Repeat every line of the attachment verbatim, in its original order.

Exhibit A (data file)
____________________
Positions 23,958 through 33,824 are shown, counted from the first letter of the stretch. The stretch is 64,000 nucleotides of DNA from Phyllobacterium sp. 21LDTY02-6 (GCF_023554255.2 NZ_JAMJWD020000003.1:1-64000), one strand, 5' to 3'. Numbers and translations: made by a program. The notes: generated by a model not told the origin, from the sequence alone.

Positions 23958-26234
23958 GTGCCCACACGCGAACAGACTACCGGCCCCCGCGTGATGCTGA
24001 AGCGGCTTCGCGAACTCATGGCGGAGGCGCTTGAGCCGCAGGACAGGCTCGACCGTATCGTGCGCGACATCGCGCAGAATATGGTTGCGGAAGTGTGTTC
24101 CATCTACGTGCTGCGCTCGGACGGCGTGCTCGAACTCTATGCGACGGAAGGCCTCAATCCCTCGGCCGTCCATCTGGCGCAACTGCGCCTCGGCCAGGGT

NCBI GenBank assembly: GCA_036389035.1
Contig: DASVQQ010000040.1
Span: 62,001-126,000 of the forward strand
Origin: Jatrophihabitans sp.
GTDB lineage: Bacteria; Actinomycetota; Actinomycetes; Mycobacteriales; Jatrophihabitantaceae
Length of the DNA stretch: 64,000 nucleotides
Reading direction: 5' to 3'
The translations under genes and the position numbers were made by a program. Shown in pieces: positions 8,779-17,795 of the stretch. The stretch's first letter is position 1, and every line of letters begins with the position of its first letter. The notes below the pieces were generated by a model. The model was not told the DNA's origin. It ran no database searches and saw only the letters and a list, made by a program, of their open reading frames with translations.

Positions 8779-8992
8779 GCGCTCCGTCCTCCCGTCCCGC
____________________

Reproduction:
Positions 23,958 through 33,824 are shown, counted from the first letter of the stretch. The stretch is 64,000 nucleotides of DNA from Phyllobacterium sp. 21LDTY02-6 (GCF_023554255.2 NZ_JAMJWD020000003.1:1-64000), one strand, 5' to 3'. Numbers and translations: made by a program. The notes: generated by a model not told the origin, from the sequence alone.

Positions 23958-26234
23958 GTGCCCACACGCGAACAGACTACCGGCCCCCGCGTGATGCTGA
24001 AGCGGCTTCGCGAACTCATGGCGGAGGCGCTTGAGCCGCAGGACAGGCTCGACCGTATCGTGCGCGACATCGCGCAGAATATGGTTGCGGAAGTGTGTTC
24101 CATCTACGTGCTGCGCTCGGACGGCGTGCTCGAACTCTATGCGACGGAAGGCCTCAATCCCTCGGCCGTCCATCTGGCGCAACTGCGCCTCGGCCAGGGT

NCBI GenBank assembly: GCA_036389035.1
Contig: DASVQQ010000040.1
Span: 62,001-126,000 of the forward strand
Origin: Jatrophihabitans sp.
GTDB lineage: Bacteria; Actinomycetota; Actinomycetes; Mycobacteriales; Jatrophihabitantaceae
Length of the DNA stretch: 64,000 nucleotides
Reading direction: 5' to 3'
The translations under genes and the position numbers were made by a program. Shown in pieces: positions 8,779-17,795 of the stretch. The stretch's first letter is position 1, and every line of letters begins with the position of its first letter. The notes below the pieces were generated by a model. The model was not told the DNA's origin. It ran no database searches and saw only the letters and a list, made by a program, of their open reading frames with translations.

Positions 8779-8992
8779 GCGCTCCGTCCTCCCGTCCCGC